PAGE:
“The Stirling engine, on the other hand, is, due to its external combustion, almost insensitive to the type of gas that is burned or the quality of the gas in question. Therefore, it is now possible to start converting these residual gases into climate-smart electricity with PWR BLOK.”

And, this is exactly what is happening.

After installing a test PWR BLOK at Afarak Mogale’s smelter in South Africa over a year ago, the company has sealed contracts with Glencore and Samancor.

In the recent March quarter results, Swedish Stirling CEO, Gunnar Larsson, said: “Together, these (companies’ output) account for over 90% of the entire market in the country. This gives us a solid base for a wider-scale roll-out of the PWR BLOK in South Africa in the coming years.”

The agreement with Glencore will see it install and deliver up to 25 PWR BLOKs, generating 9.9 MW, to the Lydenburg smelter, while Samancor has signed up for a pilot facility with one PWR BLOK unit at the TC Smelter facility.

The company also, earlier this year, arranged a tour of the Mogale smelter for interested parties to spur further enquiries.

While the spread of COVID-19 has somewhat affected the company hitting its deadlines for these projects, it made progress with the Samancor delivery early last month, confirming that, after spending a number of weeks on a ship in Durban Harbour during the COVID-19 lockdown in South Africa, a PWR BLOK 2 unit was unloaded for transport to Samancor’s TC Smelter (pictured).

The company still hopes to install and commission the facility at TC Smelter during the June quarter as planned.

The agreement with Glencore’s Lydenburg smelter, meanwhile, could see carbon dioxide emissions from the smelter reduce by more than 80,000 t/y, due to the reduced need for purchased electricity, Swedish Stirling previously said.

Noront, Hatch and Algoma Steel sign Ring of Fire pact

Noront Resources has announced agreements with Algoma Steel and Hatch to facilitate development of the Ring of Fire mineral district and the associated Ontario-based processing facilities, in the north of the Canadian province.

“Noront is partnering with two Ontario-based industrial and engineering giants to advance Ring of Fire development,” said Alan Coutts, President and CEO of Noront Resources. “This is truly a ‘made in Ontario’ collaboration on one of the most economically and socially important projects our province has seen.”

The agreement with Algoma provides Noront with a five-year, renewable option to lease a brownfield property in Sault Ste. Marie for a period of 99 years. Noront plans to design, construct and operate a ferrochrome production facility which will service the company’s Ring of Fire chromite deposits. This agreement provides Noront and Algoma with an opportunity to re-purpose an existing brownfield location with a view to sharing infrastructure, the exploration company said.

Michael McQuade, CEO Algoma Steel, said his company  viewed the Noront project as a valuable business partnership  and an exciting opportunity for Sault Ste. Marie.

“Our discussions have uncovered numerous economic synergies through the shared use of assets and services, and we look forward to exploring these options further with Noront, the City and the many stakeholder groups who may be engaged in this project,” he said.

In addition, Hatch will perform engineering and project support services for the Eagle’s Nest and Ring of Fire chrome projects as part of a Master Services Agreement, Noront said.

Eagle’s Nest is a nickel, copper, platinum and palladium deposit, while Noront also has chromite deposits including Blackbird, Black Thor, and Big Daddy, all of which are located in the James Bay Lowlands of Ontario.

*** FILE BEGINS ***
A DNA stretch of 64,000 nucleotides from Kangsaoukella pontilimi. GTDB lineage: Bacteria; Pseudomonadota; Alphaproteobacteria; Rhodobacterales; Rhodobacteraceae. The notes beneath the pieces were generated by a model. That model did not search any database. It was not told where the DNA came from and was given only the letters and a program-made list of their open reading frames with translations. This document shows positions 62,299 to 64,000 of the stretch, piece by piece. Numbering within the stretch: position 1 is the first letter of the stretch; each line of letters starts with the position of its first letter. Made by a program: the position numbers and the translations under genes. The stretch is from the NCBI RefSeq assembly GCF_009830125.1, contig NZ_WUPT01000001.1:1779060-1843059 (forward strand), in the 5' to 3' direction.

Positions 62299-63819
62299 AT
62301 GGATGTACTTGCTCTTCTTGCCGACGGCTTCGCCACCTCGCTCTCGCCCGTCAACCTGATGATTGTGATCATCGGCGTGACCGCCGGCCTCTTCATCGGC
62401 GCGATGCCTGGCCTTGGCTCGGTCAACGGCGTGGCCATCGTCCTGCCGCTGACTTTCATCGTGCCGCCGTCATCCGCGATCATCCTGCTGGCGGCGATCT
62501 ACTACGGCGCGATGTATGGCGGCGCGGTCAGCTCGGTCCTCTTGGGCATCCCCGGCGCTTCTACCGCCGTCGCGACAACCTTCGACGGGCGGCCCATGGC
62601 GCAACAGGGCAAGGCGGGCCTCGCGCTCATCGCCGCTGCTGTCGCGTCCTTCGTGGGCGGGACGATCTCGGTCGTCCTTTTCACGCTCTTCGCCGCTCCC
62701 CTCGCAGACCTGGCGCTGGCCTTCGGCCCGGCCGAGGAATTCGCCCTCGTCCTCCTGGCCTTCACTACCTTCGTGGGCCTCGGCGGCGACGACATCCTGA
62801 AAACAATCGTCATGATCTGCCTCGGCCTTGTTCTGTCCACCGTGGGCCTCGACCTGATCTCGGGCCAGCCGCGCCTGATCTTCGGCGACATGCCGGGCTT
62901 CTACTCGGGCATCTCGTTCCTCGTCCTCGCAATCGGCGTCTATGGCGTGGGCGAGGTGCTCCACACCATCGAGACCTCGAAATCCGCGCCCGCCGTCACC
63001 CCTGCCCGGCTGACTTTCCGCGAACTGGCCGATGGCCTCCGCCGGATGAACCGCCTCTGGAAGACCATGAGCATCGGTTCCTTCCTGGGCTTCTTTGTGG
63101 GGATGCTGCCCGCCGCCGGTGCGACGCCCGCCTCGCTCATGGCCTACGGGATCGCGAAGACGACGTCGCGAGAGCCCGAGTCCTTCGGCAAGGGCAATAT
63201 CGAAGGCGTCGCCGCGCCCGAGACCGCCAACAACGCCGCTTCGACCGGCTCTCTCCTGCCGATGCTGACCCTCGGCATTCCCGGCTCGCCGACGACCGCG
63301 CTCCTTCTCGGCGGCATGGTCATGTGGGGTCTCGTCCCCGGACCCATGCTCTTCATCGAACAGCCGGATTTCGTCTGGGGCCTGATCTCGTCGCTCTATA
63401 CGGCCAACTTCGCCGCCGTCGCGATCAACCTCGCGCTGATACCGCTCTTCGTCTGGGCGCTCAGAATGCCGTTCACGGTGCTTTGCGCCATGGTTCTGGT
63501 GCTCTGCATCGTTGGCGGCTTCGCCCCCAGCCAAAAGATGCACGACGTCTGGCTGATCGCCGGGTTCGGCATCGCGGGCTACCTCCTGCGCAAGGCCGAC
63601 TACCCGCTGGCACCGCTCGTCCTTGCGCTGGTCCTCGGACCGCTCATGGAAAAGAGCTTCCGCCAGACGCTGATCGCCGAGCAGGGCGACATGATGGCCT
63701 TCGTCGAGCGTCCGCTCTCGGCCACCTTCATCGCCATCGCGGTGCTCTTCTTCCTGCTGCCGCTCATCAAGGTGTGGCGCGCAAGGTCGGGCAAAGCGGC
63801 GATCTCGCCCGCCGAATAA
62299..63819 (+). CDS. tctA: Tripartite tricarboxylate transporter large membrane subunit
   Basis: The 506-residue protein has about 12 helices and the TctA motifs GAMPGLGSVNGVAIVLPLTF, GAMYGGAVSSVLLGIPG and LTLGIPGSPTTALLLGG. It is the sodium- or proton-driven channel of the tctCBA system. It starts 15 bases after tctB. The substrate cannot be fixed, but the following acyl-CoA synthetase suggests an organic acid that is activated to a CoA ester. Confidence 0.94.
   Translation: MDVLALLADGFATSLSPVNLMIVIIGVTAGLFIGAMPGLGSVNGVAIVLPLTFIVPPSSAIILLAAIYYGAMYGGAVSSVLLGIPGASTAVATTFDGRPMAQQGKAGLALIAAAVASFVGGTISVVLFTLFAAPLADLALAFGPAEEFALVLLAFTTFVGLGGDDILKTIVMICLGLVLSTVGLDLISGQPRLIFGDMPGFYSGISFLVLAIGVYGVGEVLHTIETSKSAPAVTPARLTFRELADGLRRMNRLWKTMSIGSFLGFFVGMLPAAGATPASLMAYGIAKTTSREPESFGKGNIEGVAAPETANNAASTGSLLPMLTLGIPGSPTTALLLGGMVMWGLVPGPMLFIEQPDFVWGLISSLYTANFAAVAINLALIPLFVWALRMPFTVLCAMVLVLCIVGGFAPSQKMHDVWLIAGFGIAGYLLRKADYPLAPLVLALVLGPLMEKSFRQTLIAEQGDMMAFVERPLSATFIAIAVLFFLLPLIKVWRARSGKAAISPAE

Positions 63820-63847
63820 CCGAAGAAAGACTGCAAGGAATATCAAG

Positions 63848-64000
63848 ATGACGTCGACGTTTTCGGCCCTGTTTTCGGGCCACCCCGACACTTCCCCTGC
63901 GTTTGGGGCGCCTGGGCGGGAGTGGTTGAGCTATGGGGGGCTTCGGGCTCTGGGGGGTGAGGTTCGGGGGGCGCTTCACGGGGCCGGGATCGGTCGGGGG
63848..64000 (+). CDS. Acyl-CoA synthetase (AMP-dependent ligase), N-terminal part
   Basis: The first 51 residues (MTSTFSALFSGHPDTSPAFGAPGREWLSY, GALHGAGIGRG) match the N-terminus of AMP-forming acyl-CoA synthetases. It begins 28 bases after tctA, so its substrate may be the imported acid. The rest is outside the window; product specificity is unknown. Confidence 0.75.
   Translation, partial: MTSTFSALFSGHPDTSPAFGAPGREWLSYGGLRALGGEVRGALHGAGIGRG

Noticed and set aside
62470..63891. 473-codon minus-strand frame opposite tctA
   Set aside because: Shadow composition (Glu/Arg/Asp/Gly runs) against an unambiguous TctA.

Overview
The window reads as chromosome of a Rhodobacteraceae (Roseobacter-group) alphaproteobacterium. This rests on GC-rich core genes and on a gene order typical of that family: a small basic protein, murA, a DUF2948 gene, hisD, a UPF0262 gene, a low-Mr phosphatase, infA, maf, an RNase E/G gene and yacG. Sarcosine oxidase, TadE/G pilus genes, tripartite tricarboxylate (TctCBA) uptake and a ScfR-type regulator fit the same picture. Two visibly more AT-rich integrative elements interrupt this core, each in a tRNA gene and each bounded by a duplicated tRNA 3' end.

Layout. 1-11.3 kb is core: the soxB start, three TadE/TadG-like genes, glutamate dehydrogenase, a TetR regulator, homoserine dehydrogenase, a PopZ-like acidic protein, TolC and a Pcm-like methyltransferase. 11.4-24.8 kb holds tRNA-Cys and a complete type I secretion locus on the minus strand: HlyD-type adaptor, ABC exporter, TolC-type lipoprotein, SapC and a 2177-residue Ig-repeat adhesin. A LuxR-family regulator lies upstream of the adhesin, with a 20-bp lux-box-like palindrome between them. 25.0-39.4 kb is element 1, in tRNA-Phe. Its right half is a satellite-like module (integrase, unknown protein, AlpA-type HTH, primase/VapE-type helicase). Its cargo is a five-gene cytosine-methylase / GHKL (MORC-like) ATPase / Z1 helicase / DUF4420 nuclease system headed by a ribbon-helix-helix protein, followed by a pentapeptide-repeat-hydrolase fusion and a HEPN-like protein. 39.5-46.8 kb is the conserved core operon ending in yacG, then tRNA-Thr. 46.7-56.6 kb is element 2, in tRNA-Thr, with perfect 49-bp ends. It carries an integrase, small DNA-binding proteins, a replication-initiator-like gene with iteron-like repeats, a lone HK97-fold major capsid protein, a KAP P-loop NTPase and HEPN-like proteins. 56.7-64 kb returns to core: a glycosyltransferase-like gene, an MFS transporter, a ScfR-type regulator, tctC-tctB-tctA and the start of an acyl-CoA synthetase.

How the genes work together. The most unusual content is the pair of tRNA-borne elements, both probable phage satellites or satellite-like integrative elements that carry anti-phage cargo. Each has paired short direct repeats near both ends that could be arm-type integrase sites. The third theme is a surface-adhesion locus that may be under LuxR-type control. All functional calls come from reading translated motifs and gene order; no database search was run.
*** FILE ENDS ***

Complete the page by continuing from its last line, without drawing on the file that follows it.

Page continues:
As part of this collaboration, Hatch will participate as an equity partner with Noront, and form an integrated project management and engineering team to manage development and execution of projects in the Ring of Fire.

Joe Lombard, Hatch’s Global Managing Director of Metals, said: “The Ring of Fire represents a significant opportunity, not only for Noront and Algoma, but also for northern Ontario and local First Nations. We’re excited to be a part of these transformative projects and committed to partnering with Noront to develop innovative solutions that will bring long-term prosperity to the region.”

Today’s agreements mark another step toward a larger goal established by Noront to develop the Ring of Fire in true partnership with local First Nations, contractors, suppliers and the communities of northern Ontario, it said.

Noront previously signed agreements with Marten Falls First Nation and Aroland First Nation, which made both communities Noront shareholders, established ongoing working and communications protocols and created a dialogue regarding mutually beneficial economic development opportunities.

In consideration for entering the term sheet, Noront will issue Algoma 750,000 common shares and 750,000 warrants to purchase common shares, subject to approval from the TSX Venture Exchange.

Outotec offloads fabrication, manufacturing facilities in southern Africa

Outotec has agreed to sell its fabrication and manufacturing businesses in South Africa and Mozambique to SPS Holdings Company, a firm which will then become Outotec’s agent to the ferrochrome industry in that part of the world.

The transaction is expected to become effective on June 1, but both parties have agreed not to disclose the acquisition price, Outotec said.

“The South African facility, in Brits, serves primarily ferrochrome plants and the Mozambique facility provides services and spare parts for the aluminium industry,” the company said. The combined annual sales have been approximately €15 million ($16.6 million). The majority of the 255 employees are working in fabrication and manufacturing and will transfer as old employees, Outotec added.

“As of June 1, SPS Holdings will be providing fabrication services, site works and local supplies for Outotec’s customers acting as the company’s agent to the South Africa ferrochrome industry,” the company said.

Tomas Hakala, Head of Outotec’s Service Business, said: “SPS Holdings, with its local operations, is well-positioned to run these businesses.

“Outotec’s service strategy is to offer expert services for our proprietary products, process and technologies. Together with SPS Holdings our joint aim is to use our local experience to build and grow a service-oriented business to help customers to get the best return for their investments.”